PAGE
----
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Geum Joon Cho 1 Article
Cardiovascular Risk/Epidemiology
Myocardial Infarction, Stroke, and All-Cause Mortality according to Low-Density Lipoprotein Cholesterol Level in the Elderly, a Nationwide Study
You-Bin Lee, Minji Koo, Eunjin Noh, Soon Young Hwang, Jung A Kim, Eun Roh, So-hyeon Hong, Kyung Mook Choi, Sei Hyun Baik, Geum Joon Cho, Hye Jin Yoo
Diabetes Metab J. 2022;46(5):722-732.   Published online March 8, 2022
DOI: https://doi.org/10.4093/dmj.2021.0225
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  • 4 Web of Science
  • 4 Crossref
AbstractAbstract PDFSupplementary MaterialPubReader   ePub   
Background
We assessed the myocardial infarction (MI), stroke, and all-cause death risks during follow-up according to the low-density lipoprotein cholesterol (LDL-C) levels among older adults.
Methods
The Korean National Health Insurance Service datasets (2002 to 2020) were used for this population-based cohort study. The hazards of MI, stroke, and all-cause mortality during follow-up were analyzed according to LDL-C level in individuals aged ≥65 years without baseline cardiovascular diseases (n=1,391,616).
Results
During a mean 7.55 years, 52,753 MIs developed; 84,224 strokes occurred over a mean 7.47 years. After a mean 8.50 years, 233,963 died. A decrease in LDL-C was associated with lower hazards of MI and stroke. The decreased hazard of stroke in lower LDL-C was more pronounced in statin users, and individuals with diabetes or obesity. The hazard of all-cause death during follow-up showed an inverted J-shaped pattern according to the LDL-C levels. However, the paradoxically increased hazard of mortality during follow-up in lower LDL-C was attenuated in statin users and individuals with diabetes, hypertension, or obesity. In statin users, lower LDL-C was associated with a decreased hazard of mortality during follow-up.
Conclusion
Among the elderly, lower LDL-C was associated with decreased risks of MI and stroke. Lower LDL-C achieved by statins in the elderly was associated with a decreased risk of all-cause death during follow-up, suggesting that LDL-C paradox for the premature death risk in the elderly should not be applied to statin users. Intensive statin therapy should not be hesitated for older adults with cardiovascular risk factors including diabetes.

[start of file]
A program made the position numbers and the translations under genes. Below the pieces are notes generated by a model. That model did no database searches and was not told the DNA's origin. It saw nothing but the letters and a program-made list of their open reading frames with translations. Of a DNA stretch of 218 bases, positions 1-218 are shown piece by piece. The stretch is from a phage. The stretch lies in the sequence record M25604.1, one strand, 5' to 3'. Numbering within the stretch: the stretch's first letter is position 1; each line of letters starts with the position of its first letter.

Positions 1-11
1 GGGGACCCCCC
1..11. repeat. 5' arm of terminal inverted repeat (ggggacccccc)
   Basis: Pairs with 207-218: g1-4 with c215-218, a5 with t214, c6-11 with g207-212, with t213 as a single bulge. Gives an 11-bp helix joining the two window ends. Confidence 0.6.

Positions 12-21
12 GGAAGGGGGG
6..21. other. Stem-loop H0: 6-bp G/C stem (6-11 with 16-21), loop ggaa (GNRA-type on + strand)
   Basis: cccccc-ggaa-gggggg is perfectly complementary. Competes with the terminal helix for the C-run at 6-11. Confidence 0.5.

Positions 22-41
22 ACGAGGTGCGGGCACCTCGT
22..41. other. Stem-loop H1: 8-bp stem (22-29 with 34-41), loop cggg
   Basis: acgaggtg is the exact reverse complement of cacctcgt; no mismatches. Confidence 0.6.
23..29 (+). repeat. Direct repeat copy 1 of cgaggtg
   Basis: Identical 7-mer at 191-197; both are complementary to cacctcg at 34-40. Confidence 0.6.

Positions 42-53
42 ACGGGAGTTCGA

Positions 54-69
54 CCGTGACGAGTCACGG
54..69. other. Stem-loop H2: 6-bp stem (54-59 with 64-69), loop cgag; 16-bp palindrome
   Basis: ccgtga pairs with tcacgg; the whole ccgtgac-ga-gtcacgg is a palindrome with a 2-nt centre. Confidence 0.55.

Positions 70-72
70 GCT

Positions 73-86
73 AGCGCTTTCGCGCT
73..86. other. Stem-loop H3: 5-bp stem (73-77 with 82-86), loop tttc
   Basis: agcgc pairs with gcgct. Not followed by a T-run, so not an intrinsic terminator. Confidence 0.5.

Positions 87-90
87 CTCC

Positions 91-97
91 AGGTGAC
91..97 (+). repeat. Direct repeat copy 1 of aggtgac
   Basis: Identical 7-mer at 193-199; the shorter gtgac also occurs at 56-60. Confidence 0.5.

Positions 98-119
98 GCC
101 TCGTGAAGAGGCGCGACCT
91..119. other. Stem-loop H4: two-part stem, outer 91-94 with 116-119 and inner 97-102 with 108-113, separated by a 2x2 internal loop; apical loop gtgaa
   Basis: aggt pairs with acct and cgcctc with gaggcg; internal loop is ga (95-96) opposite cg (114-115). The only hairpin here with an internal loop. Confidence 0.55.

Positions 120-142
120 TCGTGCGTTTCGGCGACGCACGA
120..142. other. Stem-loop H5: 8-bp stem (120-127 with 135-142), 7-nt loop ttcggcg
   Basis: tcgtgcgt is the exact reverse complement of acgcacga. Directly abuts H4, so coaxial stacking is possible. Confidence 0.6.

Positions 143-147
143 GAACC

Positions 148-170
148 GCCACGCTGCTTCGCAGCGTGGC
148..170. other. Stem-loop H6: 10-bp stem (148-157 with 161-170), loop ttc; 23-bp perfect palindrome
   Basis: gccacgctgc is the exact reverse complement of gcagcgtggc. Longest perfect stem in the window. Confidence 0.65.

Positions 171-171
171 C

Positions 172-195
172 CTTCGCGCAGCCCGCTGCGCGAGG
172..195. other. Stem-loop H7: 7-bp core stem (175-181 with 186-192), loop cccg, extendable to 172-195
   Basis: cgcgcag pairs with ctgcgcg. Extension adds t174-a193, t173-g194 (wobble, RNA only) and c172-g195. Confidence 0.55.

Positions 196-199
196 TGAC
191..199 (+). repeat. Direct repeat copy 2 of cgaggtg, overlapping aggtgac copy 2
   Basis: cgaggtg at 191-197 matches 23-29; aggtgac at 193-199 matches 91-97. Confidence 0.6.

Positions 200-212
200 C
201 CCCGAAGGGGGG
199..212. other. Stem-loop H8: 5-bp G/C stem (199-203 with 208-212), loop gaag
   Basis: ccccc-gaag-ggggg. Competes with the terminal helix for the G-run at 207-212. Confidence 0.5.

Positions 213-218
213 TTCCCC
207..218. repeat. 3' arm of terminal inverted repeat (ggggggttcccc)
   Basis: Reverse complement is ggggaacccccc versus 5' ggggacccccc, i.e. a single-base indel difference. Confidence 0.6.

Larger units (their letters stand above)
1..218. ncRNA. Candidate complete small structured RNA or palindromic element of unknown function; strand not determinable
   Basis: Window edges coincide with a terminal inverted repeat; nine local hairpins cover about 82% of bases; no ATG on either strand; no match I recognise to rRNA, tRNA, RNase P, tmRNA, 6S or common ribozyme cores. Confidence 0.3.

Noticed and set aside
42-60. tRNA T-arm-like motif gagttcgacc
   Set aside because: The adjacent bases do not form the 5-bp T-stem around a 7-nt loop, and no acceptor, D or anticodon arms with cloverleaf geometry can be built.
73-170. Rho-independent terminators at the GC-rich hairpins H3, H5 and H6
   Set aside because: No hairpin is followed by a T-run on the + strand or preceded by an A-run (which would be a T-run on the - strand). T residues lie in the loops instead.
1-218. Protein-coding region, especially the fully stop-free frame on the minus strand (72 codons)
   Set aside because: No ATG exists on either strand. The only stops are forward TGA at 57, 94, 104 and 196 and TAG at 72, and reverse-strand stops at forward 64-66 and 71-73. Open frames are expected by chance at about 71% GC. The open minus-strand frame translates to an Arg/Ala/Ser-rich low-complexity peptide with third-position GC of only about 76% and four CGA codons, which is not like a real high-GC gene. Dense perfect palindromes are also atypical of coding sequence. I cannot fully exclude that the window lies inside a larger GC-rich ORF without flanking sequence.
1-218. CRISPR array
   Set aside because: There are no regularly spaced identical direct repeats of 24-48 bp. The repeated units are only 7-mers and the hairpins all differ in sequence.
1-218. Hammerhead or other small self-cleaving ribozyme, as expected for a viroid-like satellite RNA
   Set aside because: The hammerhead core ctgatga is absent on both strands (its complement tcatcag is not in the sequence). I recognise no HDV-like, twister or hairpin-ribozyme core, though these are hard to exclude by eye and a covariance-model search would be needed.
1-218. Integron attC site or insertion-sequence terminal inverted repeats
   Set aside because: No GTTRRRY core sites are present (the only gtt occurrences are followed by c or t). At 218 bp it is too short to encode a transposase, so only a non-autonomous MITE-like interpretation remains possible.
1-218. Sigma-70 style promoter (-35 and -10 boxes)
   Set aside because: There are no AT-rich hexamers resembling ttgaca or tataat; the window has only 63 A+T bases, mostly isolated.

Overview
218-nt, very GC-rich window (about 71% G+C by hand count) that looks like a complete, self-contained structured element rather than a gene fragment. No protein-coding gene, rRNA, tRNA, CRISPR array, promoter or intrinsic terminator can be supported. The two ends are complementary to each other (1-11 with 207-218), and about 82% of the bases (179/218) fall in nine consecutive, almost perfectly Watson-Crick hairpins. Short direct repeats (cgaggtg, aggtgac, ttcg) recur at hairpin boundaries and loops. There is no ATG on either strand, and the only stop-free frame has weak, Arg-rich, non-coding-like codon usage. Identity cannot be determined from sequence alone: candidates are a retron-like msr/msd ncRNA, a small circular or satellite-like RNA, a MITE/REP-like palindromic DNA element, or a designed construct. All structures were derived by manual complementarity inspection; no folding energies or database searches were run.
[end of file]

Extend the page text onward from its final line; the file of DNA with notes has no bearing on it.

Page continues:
Citations

Citations to this article as recorded by  
  • The relationship of low-density lipoprotein cholesterol and all-cause or cardiovascular mortality in patients with type 2 diabetes: a retrospective study
    Chin-Huan Chang, Shu-Tin Yeh, Seng-Wei Ooi, Chung-Yi Li, Hua-Fen Chen
    PeerJ.2023; 11: e14609.     CrossRef
  • ERCC1 polymorphism and its expression associated with ischemic stroke in Chinese population
    Xiao-Dong Deng, Jian-Lin Ke, Tai-Yu Chen, Qin Gao, Zhuo-Lin Zhao, Wei Zhang, Huan Liu, Ming-Liang Xiang, Li-Zhen Wang, Ying Ma, Yun Liu
    Frontiers in Neurology.2023;[Epub]     CrossRef
  • New, Novel Lipid-Lowering Agents for Reducing Cardiovascular Risk: Beyond Statins
    Kyuho Kim, Henry N. Ginsberg, Sung Hee Choi
    Diabetes & Metabolism Journal.2022; 46(4): 517.     CrossRef
  • Association between the Diabetes Drug Cost and Cardiovascular Events and Death in Korea: A National Health Insurance Service Database Analysis
    Seung Min Chung, Ji-In Lee, Eugene Han, Hyun-Ae Seo, Eonju Jeon, Hye Soon Kim, Ji Sung Yoon
    Endocrinology and Metabolism.2022; 37(5): 759.     CrossRef

Diabetes Metab J : Diabetes & Metabolism Journal